A new photo exhibit has turned a lifeless, gray corrugated barrier under the Ed Koch Queensboro Bridge into an outdoor art installation.
Six color photographs titled “When it opens like this, up is not over,” by sculptor and photographer Rena Leinberger, were unveiled to the public on a walkway under the bridge, where Queens Plaza meets Vernon Boulevard, in Long Island City on Friday morning.
Councilman Jimmy Van Bramer (D-Sunnyside), along with representatives of the Department of Transportation; Brooklyn’s International Studio and Cultural Program, a nonprofit involved in the project; and Leinberger were on hand for the opening.
The public art is part of the DOT’s “pARTners” program, which twice a year produces a list of priority spaces the department would like to use for urban art.
Leinberger, who is based in Kingston, NY and Brooklyn, submitted a proposal last year through ISCP, where she was a resident artist. Her proposal was accepted and she was awarded a grant of $5,000.
Her photographs were taken on the other side of the fence, a restricted area to the public, where she captured the bottom of the bridge and the prominent Manhattan skyline. She cut up emergency blankets and latex gloves and dropped the pieces in front of the camera as the shots were being taken.
Leinberger said she was fascinated with the space because even though Manhattan is viewable from the walkway, the way the fence limits access makes Manhattan seem tantalizingly far away.
“Paradoxically the fence, while it blocks off access ... provokes more interest in the view you can’t have access to,” she explained. “These photographs provide a window of access to that viewpoint.”
Leinberger said the material she dropped in front of the camera add to the sense of a diminished view. “By dropping these other materials in front of the photographs, you can’t still fully access that view,” she said. “It provides this other sort of romanticized, dreamlike view.”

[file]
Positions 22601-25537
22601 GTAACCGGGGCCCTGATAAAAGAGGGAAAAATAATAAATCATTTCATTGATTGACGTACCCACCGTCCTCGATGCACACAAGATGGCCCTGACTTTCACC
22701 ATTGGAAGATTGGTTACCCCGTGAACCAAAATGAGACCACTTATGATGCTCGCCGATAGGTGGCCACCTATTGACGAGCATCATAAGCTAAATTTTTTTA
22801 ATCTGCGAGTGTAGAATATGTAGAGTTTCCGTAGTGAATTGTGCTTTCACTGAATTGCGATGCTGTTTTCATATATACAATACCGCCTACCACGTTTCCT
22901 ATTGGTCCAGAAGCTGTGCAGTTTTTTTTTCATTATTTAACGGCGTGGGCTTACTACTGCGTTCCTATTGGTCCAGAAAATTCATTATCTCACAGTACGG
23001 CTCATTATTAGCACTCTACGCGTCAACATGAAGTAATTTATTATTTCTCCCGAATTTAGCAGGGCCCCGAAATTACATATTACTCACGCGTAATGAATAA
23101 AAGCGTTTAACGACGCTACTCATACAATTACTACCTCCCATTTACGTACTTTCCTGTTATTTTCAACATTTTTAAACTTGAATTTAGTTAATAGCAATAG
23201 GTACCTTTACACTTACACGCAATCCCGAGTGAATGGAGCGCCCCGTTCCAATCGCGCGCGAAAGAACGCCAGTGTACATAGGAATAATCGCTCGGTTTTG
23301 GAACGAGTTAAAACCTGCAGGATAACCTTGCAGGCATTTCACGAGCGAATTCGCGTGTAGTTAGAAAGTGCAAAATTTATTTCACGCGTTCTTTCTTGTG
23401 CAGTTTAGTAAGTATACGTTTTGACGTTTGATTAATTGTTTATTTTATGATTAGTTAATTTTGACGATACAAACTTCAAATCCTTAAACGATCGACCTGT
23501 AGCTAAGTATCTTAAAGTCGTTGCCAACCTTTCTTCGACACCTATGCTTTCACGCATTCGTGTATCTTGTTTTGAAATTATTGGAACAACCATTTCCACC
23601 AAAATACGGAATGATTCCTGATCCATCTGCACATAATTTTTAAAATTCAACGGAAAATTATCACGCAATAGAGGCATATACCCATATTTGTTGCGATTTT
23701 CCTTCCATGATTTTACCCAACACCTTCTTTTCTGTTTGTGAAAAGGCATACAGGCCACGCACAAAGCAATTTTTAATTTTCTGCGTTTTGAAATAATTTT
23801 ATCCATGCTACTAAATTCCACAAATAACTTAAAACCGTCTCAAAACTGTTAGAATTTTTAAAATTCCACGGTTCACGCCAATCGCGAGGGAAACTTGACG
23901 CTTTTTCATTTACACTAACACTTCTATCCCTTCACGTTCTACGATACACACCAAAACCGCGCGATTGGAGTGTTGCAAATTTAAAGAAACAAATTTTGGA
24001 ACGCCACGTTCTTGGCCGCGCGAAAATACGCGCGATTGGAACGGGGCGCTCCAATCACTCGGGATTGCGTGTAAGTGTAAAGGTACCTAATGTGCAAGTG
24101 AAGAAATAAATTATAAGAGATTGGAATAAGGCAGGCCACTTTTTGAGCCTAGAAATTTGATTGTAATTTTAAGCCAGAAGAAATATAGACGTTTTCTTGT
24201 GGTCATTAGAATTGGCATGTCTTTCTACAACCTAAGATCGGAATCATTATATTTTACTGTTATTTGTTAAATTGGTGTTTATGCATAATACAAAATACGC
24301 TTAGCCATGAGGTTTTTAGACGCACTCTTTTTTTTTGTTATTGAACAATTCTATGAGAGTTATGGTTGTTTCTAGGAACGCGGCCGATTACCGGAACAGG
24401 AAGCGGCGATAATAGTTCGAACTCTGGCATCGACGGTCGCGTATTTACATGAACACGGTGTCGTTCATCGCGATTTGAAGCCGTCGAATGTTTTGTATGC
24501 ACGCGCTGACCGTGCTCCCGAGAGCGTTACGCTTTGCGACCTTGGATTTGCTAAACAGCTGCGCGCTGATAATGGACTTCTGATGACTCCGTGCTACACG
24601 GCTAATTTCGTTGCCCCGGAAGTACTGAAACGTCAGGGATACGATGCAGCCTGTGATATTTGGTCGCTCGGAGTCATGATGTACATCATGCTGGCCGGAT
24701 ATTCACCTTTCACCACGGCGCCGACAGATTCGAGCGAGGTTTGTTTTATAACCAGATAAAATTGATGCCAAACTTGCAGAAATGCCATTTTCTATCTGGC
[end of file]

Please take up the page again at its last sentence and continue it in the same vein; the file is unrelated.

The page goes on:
The director of the DOT’s Urban Art Program, Emily Colasacco, said the site was made a priority because of the residential area surrounding it and the number of pedestrians who pass here.
“The Queens Borough Commissioner Maura McCarthy was very adamant about getting this site enhanced and beautified since it’s right in between two residential communities and a lot of people use this space for cycling and walking,” she said. “We wanted to enhance this dull, gray fence that they go by every day.”
After viewing the photographs, Colasacco praised the work, calling it “stunning.”
“I think it’s a very thoughtful project. It invites the public into a private space which is really unique,” she said.
Van Bramer, who is the chairman of the City Council’s Cultural Affairs Committee, gave the work his thumbs up.
“I think it’s terrific,” he said. “I like the grittiness of it, the industrial nature of it.”
“It has transformed this plain metal fence into an outdoor public gallery that is free,” he added.
The photographs will be on display until Oct. 31. There are as yet no plans to install another art piece in the same location, according to the DOT, though interested artists have until March 9 to submit a proposal for the site or any other in the city, and can visit nyc.gov/urbanart for more details.